|Publication number||US5896817 A|
|Application number||US 09/024,386|
|Publication date||Apr 27, 1999|
|Filing date||Feb 17, 1998|
|Priority date||Feb 17, 1998|
|Publication number||024386, 09024386, US 5896817 A, US 5896817A, US-A-5896817, US5896817 A, US5896817A|
|Inventors||Carl M. Hancock|
|Original Assignee||Hancock; Carl M.|
|Export Citation||BiBTeX, EndNote, RefMan|
|Patent Citations (10), Referenced by (27), Classifications (12), Legal Events (10)|
|External Links: USPTO, USPTO Assignment, Espacenet|
This invention relates to desks; in particular, desks for use with computer equipment.
A wide variety of desks have been developed for different purposes over the years. Today, specialized desks well adapted for use with computer equipment are in great demand.
Persons using computers at a conventional desk often develop a number of physical problems, such as carpal tunnel syndrome, upper and lower back problems etc. The increase in such problems is generally attributed to the continuous use of the keyboard and/or mouse for long periods of time without significant variations in body and arm positions. Also, many desks are not arranged to provide optimum positioning relative to the keyboard or to the other components that are used in conjunction with the computer, such as printers, floppy disk drives, papers, books, files, etc. Also most desks do not allow changes in body position during work.
A number of individual computer work stations have been developed in which the computer monitor can be raised and lowered or tilted to a desired angle relative to the user. The computer mounts that allow tilting are of little benefit, since most computer monitors either have built in tilt bases or can be easily provided with such bases. Typical of such computer work stations are those described by Tellier et al. in U.S. Pat. No. 4,365,561, Reese et al. In U.S. Pat. No. 4,567,835 and Leonard in U.S. Pat. No. 5,450,800. These devices tend to be mechanically complex and do not remedy problems of easy accessibility of computer peripherals and the need to permit significant changes in body position.
Desks have been provided with cut-out areas in the horizontal desk surface for supporting computer monitors and keyboards for vertical or tilting movement. Typical of these are the desks described by Bommarito et al. In U.S. Pat. No. 5,101,736 and Watson in U.S. Pat. No. 5,526,756. These, however, do not provide an ability to significantly change the position of the user's body relative to the desk top or provide easy access to peripherals, work papers, etc.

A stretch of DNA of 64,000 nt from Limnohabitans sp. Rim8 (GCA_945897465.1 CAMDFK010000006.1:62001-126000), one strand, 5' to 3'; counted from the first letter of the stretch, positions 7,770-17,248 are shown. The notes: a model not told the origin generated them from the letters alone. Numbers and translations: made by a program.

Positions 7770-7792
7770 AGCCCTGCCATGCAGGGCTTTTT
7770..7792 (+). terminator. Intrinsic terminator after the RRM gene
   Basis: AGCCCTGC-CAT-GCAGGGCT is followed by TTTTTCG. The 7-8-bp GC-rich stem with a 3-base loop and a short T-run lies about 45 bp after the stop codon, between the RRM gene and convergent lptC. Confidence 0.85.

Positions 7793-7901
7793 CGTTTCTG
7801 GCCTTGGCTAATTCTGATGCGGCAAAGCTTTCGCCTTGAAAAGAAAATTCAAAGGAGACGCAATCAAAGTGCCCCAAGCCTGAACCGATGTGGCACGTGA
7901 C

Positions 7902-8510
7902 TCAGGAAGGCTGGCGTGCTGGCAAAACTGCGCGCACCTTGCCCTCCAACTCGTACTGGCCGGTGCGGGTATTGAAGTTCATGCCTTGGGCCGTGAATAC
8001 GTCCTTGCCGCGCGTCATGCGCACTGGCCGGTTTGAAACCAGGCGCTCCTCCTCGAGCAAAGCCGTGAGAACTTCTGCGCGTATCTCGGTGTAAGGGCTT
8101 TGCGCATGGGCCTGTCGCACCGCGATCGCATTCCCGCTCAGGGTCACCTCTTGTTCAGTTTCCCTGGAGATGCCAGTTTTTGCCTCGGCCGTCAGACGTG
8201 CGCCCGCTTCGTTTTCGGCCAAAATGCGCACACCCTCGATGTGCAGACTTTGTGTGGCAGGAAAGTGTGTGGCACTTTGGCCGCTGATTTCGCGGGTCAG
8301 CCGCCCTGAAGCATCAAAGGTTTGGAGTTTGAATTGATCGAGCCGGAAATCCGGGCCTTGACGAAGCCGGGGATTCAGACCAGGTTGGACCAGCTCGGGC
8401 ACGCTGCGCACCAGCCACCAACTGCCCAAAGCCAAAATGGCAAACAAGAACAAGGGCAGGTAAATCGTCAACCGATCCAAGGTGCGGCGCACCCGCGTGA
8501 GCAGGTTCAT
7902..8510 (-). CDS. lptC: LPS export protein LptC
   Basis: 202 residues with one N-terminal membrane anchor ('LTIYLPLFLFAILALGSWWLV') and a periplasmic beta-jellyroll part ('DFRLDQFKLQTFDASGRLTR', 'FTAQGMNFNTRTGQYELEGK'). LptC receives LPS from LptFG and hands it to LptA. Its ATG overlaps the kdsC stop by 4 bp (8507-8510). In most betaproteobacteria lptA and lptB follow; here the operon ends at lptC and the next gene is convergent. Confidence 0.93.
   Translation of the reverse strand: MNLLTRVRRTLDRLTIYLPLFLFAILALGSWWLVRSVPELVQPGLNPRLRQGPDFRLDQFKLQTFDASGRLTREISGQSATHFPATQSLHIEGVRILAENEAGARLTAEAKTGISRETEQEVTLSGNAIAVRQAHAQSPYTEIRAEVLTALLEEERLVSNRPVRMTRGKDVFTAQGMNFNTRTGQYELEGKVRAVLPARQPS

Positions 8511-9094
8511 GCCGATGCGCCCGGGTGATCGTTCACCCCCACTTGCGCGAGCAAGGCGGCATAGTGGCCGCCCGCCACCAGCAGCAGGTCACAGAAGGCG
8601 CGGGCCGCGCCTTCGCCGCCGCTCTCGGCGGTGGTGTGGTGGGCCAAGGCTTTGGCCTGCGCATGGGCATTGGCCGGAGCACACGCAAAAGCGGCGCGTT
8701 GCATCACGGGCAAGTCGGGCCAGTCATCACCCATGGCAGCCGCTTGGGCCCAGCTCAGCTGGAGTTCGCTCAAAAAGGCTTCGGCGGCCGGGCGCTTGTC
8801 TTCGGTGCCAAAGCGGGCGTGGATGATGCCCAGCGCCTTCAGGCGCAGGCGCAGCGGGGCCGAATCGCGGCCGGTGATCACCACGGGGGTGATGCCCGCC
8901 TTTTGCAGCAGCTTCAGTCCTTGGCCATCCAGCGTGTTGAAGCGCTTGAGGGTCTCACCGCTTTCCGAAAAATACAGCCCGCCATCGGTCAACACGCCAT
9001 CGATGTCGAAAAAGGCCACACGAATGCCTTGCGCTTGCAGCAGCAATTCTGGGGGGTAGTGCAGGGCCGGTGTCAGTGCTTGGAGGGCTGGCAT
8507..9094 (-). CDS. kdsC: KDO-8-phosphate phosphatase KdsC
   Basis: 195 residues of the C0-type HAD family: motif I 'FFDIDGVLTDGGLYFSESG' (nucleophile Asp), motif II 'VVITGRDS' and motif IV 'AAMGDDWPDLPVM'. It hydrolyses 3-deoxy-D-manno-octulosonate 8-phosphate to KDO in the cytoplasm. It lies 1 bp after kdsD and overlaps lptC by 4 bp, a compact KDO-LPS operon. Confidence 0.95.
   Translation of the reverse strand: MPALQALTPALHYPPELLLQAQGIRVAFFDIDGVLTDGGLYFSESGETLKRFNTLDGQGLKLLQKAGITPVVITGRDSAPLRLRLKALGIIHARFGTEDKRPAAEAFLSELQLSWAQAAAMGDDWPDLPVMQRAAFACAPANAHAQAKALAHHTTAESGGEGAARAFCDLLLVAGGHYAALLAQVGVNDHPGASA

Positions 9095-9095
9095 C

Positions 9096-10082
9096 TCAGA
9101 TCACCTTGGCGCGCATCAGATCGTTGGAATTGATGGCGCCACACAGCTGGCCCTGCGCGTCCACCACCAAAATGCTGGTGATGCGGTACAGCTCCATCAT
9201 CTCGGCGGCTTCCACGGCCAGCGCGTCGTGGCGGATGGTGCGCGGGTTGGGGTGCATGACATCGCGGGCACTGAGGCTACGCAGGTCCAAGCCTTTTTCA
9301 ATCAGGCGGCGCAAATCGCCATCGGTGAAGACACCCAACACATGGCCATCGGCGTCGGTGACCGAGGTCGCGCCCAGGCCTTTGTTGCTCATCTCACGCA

Thus despite the many efforts of others to provide more ergnometrically correct computer desks, there remains a serious need for improvements that would provide for more convenient access for computer peripherals, work papers, files, and allow different body positions for comfortable use.
The above-noted problems, and others, are overcome by the computer desk of this invention which basically comprises a plurality of upstanding legs, preferably four, a work surface panel mounted on said legs (typically via a frame between the legs and a table top like sheet across the proximal leg ends), with the work surface lying at an angle to the horizontal of from about 25 to 60°. While any suitable work surface panel shape could be used, generally an approximately rectangular panel with uppermost and lowermost edges and side edges is preferred. A cut-out is provided in the work surface panel, configured to receiving a computer monitor typically supported by a platform of appropriate height.
For supporting papers, books, files, etc., on the work surface panel a plurality of attachment means are provided across the panel for mounting horizontal rails. Horizontal rails are secured by the attachment means at selected location to keep the papers, etc. from sliding down the work surface panel and for keeping them clearly visible and in easy reach. Also, horizontal rails may similarly position a keyboard, a telephone, etc. in place. In addition, a longer horizontal rail is preferably secured across the work surface panel near the lower edge of the work surface panel to support papers and to provide a wrist rest for a person using a keyboard mounted centrally just above the rail.
Additional cut-out areas may be provided as desired for other accessories or computer peripherals. For example a computer could stand in such a cut-out on a platform configured so that disk slots are above the work surface panel surface, or a storage container for floppy and/or compact disks could extend through such a cutout, extending either vertically or horizontally, as desired. A mouse pad could be provided adjacent to a keyboard, either or both of which could be used on a sloping portion of the work surface panel or on a horizontal shelf secured to the work surface panel.
Preferably, the legs are telescoping, to provide a vertical adjustment relative to a user that can be varied as desired. The legs could extend so that the desk could be used as a stand-up desk, to the benefit of many users who suffer from back problems.